The legal challenges- professional VS citizen journalism
Is citizen journalism a challenge to mainstream media & what are the some of the current ethical and legal issues facing these journalism forms?
Today’s news media is radically changing.
The emergence of new media forms means that the readership of traditional media such as newspapers is gradually declining.
According to an article written by The Circular, today most people source their news from social media sites such as Facebook and Twitter as well as through personal blogs they find online as this new media market continues to grow and become the leading way of consuming news.
According to information from Ofcom in 2019, after television, the internet is the next most popular way of consuming news and is used by 66% of adults.
Nearly half of people also now use social media to read the news, increasing from 44% to 49% in 2019.
Since 2018, the use of Facebook for news consumption has remained mainly the same whilst Twitter, Instagram and Whatsapp has grown significantly.
As a result of this, traditional media forms are challenged.
Pressures on journalism:
This modern way of reading information puts journalists under immense pressure. They need to work faster to produce breaking news before another outlet or individual hears about it, resulting in issues of ‘churnalism’ and the production of fake news.
Budgets for large news organisations are reducing due to falling advertising revenues and the ‘crisis of confidence’, described as “the challenge to the economic viability of newspaper triggered by the digital revolution in publishing and news distribution” by Rasmus Kleis Nielson in his book that discusses the many crises of Western Journalism.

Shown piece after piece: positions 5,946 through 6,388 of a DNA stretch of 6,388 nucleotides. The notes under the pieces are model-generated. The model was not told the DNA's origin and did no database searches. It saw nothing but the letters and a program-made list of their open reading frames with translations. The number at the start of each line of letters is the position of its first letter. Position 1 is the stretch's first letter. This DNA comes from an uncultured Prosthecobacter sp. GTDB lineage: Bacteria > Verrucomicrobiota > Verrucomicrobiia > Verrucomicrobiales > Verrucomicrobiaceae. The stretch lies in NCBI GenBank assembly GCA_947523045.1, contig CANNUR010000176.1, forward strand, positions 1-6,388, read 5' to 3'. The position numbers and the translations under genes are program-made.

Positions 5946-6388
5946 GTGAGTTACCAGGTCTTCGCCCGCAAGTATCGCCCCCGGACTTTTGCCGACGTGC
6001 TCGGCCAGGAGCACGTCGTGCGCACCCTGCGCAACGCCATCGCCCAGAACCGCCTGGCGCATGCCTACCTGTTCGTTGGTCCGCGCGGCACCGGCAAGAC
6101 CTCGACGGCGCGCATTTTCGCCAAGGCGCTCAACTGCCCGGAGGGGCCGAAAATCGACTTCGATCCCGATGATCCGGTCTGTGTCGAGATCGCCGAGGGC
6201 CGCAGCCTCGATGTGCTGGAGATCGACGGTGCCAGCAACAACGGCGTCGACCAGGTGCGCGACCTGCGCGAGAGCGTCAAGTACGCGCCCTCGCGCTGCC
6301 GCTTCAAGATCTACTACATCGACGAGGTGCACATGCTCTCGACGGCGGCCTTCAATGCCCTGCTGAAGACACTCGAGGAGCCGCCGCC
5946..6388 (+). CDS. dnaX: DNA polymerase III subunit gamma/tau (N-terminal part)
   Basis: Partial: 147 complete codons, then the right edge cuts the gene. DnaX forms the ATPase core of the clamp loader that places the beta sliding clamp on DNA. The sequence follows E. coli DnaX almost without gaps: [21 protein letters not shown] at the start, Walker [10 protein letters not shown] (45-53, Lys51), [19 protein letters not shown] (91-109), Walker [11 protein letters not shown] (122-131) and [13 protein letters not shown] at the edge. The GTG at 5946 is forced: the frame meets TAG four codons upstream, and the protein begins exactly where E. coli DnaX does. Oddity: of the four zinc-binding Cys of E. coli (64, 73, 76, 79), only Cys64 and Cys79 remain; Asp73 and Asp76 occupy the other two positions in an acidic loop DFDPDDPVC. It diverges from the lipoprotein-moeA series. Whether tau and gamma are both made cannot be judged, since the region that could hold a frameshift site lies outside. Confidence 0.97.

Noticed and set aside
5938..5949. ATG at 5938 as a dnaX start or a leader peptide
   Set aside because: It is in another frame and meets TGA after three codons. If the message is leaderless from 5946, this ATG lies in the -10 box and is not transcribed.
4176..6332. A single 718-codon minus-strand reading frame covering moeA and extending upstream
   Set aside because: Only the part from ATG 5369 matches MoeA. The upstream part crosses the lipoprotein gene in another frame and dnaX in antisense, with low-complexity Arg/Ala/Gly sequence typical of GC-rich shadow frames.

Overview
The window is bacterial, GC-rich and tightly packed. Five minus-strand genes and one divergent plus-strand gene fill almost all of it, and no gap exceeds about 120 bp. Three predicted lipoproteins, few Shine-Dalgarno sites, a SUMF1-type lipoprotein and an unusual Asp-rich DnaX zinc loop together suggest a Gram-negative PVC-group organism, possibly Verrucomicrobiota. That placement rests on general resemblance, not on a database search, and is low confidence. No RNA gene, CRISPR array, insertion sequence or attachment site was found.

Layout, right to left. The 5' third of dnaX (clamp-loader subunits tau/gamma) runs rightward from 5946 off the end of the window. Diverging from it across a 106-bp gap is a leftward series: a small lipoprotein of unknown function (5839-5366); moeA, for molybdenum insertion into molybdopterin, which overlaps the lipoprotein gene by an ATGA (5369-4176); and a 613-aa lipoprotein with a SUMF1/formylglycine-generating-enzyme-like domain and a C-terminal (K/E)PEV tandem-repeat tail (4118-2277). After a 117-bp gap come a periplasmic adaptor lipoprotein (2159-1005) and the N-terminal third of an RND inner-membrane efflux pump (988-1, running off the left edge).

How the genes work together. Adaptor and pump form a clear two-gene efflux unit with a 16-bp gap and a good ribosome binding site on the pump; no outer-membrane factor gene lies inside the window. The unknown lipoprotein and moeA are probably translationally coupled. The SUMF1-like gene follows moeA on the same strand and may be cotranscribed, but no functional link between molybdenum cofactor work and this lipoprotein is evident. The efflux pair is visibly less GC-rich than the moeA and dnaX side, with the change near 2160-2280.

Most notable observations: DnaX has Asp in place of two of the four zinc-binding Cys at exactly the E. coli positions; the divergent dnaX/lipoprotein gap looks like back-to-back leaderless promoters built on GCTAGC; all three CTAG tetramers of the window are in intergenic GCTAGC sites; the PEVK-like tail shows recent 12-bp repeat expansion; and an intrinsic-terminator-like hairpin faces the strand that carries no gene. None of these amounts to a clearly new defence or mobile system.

This has resulted in economic upheaval and extensive job loses that will allow investment in the total reorganisation of news companies, such as the BBC.
These changes need to take place in order for organisations to keep up with the “fully digital, on demand change” that warns that traditional media companies will struggle to survive.
With the rise of citizen journalism, some people suggest that citizen reporters provide independent and accurate information from the views of real people that the media doesn’t provide.
But do they?
The Huffington post wrote an article that described citizen journalism as ‘gossip’ rather than a form of professional journalism. It allows anybody to simply voice their views and opinions on news without being required to have any proper training, experience or necessary skill sets to gather and report news.
Citizen journalists can also use their platform freely to express their biased opinions. This could be through informative, yet exaggerated posts that can misrepresent the truth, opening the news agenda to the possibility of abuse.
Lawful and ethical issues:
Professional journalists must abide by a set of strict laws when reporting as to be careful not to write false news and expose anybody in a damaging way.
Lee Salter talks about such laws in his book ‘Indymedia and the Law: Issues for Citizen Journalism’ that touches upon freedom of speech, freedom of the press and freedom from arbitrary arrest to name a few.
Sometimes, a story generated by an ordinary member of the public can be difficult to consider professional or validated.
Citizen journalists, such as bloggers have the ability to contribute and change what information is out there yet aren’t taught about professional ethics and accountability.
A blog post written on Social Media Today talks about the ethical issues that citizen journalists surpass, including the issue of bias. Professional journalists are trained to understand both sides of a story and often remain impartial by divorcing bias from their writing.
Participatory journalism however, encourages expression of opinion and doesn’t feel the need to be objective, potentially making reports inaccurate and unreliable.
Similarly, defamation and libel is an issue that occurs when someone publishes a piece of news at the expense of somebody else, i.e. by speaking of them in a way that could affect their reputation. Journalists are trained to understand this libel law and know what they can or can’t say.